Why is Mexico Suing U.S. Gunmakers

08/24/2021

Source: The New York Times

For years, Mexico has been gripped by horrific violence as drug cartels battle each other and kill civilians. In the last 15 years alone, homicides have tripled.

The violence, the Mexican government says, is fueled, in part, by American guns, and the nation’s lax gun control laws.

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‘Not normal’: Big flow of U.S. arms to Mexico ‘can’t be denied,’ author says

8/18/2021

Source: NBC News

In the last four years, Ioan Grillo traveled thousands of kilometers in crossings that took him from Mexico to the United States, Germany, Romania, Serbia, Bulgaria and Colombia, while following a trail of iron and blood. Beyond the multimillion-dollar figures and chilling statistics, the writer was looking for answers to an ethical dilemma.

Grillo asked an arms dealer in Bulgaria, “Are you worried that the weapons you sell, legally, may later fall into the hands of criminals or terrorists?” The man stared at him and said no.

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Mexico sues US gunmakers, but will it make a dent in trafficking?

08/18/2021

Source: Al Jazeera

Mexico City, Mexico – Three years ago, Cresencio “Chencho” Pacheco became one of the estimated 357,000 people in Mexico forcibly displaced from their homes due to conflict and violence.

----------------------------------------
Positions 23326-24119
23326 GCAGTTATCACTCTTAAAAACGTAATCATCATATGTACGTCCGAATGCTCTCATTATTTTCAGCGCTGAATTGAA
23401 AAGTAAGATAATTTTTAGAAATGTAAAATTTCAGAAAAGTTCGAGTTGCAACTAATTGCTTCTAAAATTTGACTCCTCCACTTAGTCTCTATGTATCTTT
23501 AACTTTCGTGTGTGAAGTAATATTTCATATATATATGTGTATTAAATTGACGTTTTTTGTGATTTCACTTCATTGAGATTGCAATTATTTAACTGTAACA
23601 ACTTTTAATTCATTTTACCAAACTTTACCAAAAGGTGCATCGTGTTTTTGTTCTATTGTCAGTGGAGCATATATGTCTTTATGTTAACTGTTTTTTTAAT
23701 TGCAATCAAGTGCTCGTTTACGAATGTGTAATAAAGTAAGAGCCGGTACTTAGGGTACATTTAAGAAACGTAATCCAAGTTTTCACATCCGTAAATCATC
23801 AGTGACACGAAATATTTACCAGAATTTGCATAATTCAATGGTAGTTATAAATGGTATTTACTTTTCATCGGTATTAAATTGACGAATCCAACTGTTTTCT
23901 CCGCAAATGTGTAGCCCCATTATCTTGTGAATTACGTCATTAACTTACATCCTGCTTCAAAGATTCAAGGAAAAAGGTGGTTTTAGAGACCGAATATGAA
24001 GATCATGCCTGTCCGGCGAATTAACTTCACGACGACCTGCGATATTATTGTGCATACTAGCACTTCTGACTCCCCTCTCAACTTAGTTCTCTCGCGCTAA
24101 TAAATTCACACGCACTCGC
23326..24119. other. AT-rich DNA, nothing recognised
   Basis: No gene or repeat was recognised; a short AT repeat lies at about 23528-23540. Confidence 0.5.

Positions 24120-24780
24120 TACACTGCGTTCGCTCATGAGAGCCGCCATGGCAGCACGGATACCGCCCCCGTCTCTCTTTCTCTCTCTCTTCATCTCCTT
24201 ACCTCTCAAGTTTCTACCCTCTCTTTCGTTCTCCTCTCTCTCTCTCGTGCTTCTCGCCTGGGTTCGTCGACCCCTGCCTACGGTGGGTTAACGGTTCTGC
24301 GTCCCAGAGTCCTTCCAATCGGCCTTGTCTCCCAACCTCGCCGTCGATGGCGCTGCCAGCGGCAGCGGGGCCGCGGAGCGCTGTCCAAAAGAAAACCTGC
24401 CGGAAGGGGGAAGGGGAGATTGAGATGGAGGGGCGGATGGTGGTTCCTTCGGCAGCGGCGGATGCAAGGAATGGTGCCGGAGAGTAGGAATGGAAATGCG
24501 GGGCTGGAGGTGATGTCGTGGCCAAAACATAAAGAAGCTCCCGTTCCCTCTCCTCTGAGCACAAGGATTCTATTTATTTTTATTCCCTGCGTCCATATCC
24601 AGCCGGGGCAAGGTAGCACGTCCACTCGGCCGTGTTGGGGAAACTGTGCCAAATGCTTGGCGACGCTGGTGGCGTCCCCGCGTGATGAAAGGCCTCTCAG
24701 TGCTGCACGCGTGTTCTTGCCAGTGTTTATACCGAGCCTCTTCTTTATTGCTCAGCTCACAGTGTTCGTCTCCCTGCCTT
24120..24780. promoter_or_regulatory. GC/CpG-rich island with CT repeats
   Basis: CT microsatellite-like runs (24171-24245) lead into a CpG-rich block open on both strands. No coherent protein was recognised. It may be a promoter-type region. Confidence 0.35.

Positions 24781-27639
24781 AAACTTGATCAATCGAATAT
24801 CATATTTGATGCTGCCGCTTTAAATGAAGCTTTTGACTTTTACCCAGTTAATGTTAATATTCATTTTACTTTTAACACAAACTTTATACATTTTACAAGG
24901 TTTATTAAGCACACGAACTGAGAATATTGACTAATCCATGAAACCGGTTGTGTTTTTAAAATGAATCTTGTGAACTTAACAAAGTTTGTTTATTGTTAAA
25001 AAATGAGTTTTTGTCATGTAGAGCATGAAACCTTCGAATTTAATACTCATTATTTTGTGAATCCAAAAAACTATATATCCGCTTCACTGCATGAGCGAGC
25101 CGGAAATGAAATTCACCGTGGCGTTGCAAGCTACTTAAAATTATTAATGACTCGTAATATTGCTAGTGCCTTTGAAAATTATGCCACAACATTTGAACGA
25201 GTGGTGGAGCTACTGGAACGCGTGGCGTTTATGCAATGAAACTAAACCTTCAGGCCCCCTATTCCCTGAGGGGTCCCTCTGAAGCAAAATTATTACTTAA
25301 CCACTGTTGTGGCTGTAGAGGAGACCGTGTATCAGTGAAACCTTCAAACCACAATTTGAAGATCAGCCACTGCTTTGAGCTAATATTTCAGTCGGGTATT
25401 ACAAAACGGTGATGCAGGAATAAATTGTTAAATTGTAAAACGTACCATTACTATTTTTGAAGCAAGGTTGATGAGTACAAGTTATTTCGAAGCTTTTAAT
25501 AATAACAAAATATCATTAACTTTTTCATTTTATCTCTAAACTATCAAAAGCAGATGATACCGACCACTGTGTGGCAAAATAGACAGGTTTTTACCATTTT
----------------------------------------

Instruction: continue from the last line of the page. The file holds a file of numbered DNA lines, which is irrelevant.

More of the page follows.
Pacheco became a spokesperson for himself and 1,600 of his neighbours who fled their villages in the mountains of Guerrero state when a local group armed with hand grenades and firearms took over the territory for drug trafficking and other illegal activities.

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Mexican villages arm children in desperate bid for attention

05/12/2021

Source: AP

AYAHUALTEMPA, Mexico (AP) — The children in this mountain village usually spend their days caring for goats or cows and playing with their dogs.

But on the rare occasions that the press comes to Ayahualtempa, the kids are lined up and handed guns.

They pull on the shirts of a community police force, cover their faces with handkerchiefs, grab their guns — fake wooden ones for the youngest — and line up in formation on the town’s basketball court to pose and march for the cameras.

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How American guns help Mexican cartels overwhelm Mexico’s police and military

04/02/2021

Source: Business Insider

Ciudad Juarez, MEXICO — Almost 50 years after Mexico’s first law to restrict the use of firearms was implemented in an attempt to keep the country at peace, Mexico finds itself flooded with foreign weapons.

Mexico’s prohibitive laws against firearms have not stopped thousands of weapons from being used in its streets, directly threatening its own security forces.

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‘They’re culpable’: the countries supplying the guns that kill Mexico’s journalists

12/09/2020

Source: The Guardian

It was around daybreak when Mexican crime reporter Luis Vallejo received a call from a local police officer telling him that a bag of human remains had been found in the city of Salamanca where he lives.

Vallejo had become accustomed to calls like this: in recent years, violence in Guanajuato, the surrounding region, has spiraled to unprecedented levels amid bloody turf wars between rival cartels.